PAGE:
Located in Sussex County, the trail follows a 20-mile route beginning from the north at the Frankford Township-Branchville Borough boundary, and continues south through Lafayette Township, Andover Township, and Andover Borough to its southern terminus in Byram Township at Waterloo Road. The trail passes through rural and forested landscapes in addition to swamps, lakes and small communities. A one and a half-mile gap through the town of Newton interrupts the trail. Trail users should contact the park office for detour information.

Trail Uses

Both the Paulinskill Valley and the Sussex Branch trails are multiple-use trails with a flat, cinder base that is suitable for hiking, mountain biking, running, and horseback riding. For wagon and carriage driving activities, contact the park office. When snow cover is adequate, cross-country skiing and dog sledding are permitted. The use of all types of motorized vehicles , such as dirt bikes, ATV’s, snowmobiles, cars, SUV’s, and trucks, is prohibited on the trails. Individuals with wheelchairs should contact the park office for conditions and access areas. The trails are open for use during daylight hours only. no camping is allowed along either trail.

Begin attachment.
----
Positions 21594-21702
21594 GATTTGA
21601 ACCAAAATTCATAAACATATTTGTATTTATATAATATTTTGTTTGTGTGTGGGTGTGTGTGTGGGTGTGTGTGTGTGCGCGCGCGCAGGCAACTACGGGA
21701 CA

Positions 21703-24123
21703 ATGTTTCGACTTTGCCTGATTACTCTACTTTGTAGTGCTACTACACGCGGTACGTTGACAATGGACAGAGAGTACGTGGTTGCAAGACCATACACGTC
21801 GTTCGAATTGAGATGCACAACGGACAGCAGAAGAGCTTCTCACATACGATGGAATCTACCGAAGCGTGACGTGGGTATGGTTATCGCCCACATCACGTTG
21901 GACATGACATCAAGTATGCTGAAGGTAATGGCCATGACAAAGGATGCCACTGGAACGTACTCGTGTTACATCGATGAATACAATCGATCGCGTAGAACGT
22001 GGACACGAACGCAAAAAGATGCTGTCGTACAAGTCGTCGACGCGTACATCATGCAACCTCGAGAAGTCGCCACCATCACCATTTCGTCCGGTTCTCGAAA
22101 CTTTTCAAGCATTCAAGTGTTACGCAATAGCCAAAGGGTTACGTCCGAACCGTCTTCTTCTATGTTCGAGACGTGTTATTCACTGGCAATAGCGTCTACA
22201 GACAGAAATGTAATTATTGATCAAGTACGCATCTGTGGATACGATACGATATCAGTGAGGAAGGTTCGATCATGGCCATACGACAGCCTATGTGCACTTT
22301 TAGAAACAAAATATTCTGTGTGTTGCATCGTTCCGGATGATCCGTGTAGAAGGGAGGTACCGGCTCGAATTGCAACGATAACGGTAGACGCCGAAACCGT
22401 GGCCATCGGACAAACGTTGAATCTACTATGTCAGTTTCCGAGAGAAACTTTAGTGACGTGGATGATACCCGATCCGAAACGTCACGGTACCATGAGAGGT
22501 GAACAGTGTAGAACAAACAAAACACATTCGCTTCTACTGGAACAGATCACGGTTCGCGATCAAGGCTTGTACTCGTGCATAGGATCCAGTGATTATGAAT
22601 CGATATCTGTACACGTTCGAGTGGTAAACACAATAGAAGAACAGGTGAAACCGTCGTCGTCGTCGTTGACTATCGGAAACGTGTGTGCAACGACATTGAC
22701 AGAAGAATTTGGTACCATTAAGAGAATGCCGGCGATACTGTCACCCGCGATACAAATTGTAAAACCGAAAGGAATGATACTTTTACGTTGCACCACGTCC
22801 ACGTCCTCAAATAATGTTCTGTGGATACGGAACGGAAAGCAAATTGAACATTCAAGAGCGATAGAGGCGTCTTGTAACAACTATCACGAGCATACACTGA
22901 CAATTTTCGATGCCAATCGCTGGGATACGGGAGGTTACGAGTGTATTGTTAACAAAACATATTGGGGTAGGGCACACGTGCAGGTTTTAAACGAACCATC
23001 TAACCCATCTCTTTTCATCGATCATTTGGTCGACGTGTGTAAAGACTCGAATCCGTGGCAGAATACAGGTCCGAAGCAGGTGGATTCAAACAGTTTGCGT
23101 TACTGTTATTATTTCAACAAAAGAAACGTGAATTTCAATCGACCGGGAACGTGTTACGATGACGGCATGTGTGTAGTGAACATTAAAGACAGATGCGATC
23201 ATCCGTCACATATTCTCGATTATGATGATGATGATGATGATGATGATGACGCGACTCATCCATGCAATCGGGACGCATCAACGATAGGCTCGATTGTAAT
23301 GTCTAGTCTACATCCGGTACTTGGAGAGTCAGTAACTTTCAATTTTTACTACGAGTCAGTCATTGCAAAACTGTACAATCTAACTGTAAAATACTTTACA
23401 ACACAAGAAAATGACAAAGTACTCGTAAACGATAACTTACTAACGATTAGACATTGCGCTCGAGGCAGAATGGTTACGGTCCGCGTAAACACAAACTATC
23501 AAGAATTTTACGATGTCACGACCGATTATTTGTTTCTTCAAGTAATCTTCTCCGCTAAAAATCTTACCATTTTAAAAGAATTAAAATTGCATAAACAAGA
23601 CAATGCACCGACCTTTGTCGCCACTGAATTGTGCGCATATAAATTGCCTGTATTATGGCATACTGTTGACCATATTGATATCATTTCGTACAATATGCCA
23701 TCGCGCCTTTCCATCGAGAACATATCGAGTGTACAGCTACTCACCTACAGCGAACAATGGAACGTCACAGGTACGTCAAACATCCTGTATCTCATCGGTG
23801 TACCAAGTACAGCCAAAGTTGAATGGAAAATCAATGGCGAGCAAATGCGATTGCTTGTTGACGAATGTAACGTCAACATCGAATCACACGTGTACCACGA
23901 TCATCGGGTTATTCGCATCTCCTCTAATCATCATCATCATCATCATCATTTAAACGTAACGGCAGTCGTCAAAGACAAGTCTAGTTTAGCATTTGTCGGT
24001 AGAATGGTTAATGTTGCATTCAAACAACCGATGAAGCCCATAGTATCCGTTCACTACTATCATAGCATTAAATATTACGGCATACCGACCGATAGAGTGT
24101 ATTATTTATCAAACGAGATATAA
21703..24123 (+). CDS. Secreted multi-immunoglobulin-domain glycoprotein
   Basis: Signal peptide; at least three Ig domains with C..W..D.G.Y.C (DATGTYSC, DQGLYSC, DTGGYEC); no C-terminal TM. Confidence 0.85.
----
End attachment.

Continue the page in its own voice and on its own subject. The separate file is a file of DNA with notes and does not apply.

During the fall, winter and spring various hunting seasons are open. While not permitted on the Paulinskill Valley and Sussex Branch Trails, hunting may occur on adjacent private and public lands. The AeroFlex section of Kittatinny Valley State Park is open for hunting and provides favorable habitat for deer, turkey, and small game. Trail users should consider wearing fluorescent orange clothing to increase their visibility. Hunting is subject to NJ Division of Fish and Wildlife regulations.


Lake Aeroflex, Gardner’s Pond, White’s Pond and Twin Lakes offer excellent fishing opportunities. The Paulinskill Valley Trail follows the Paulins Kill, a popular trout stream of Northern New Jersey. Although there are access points to this stream from the trail, much of the land that lies between the stream and the trail is privately owned and trespassing is prohibited. Fishing is subject to New Jersey Division of Fish and Wildlife regulations.

Trail Courtesy

The trail corridors are wide enough to accommodate a variety of trail activities , and are popular which many types of users. Common sense and courtesy go hand-in-hand to ensure that all trail users have an enjoyable trail experience. Hikers, ocher pedestrians and cyclists should yield to horses and dog sleds. Cyclists should yield to pedestrians and horses. Trail users should also recognize and respect the private property that surrounds the trail corridor. Please stay on the trail to avoid conflict with the trail neighbors. Large groups planning an organized trail activity should contact the park office to determine it a special use permit is necessary.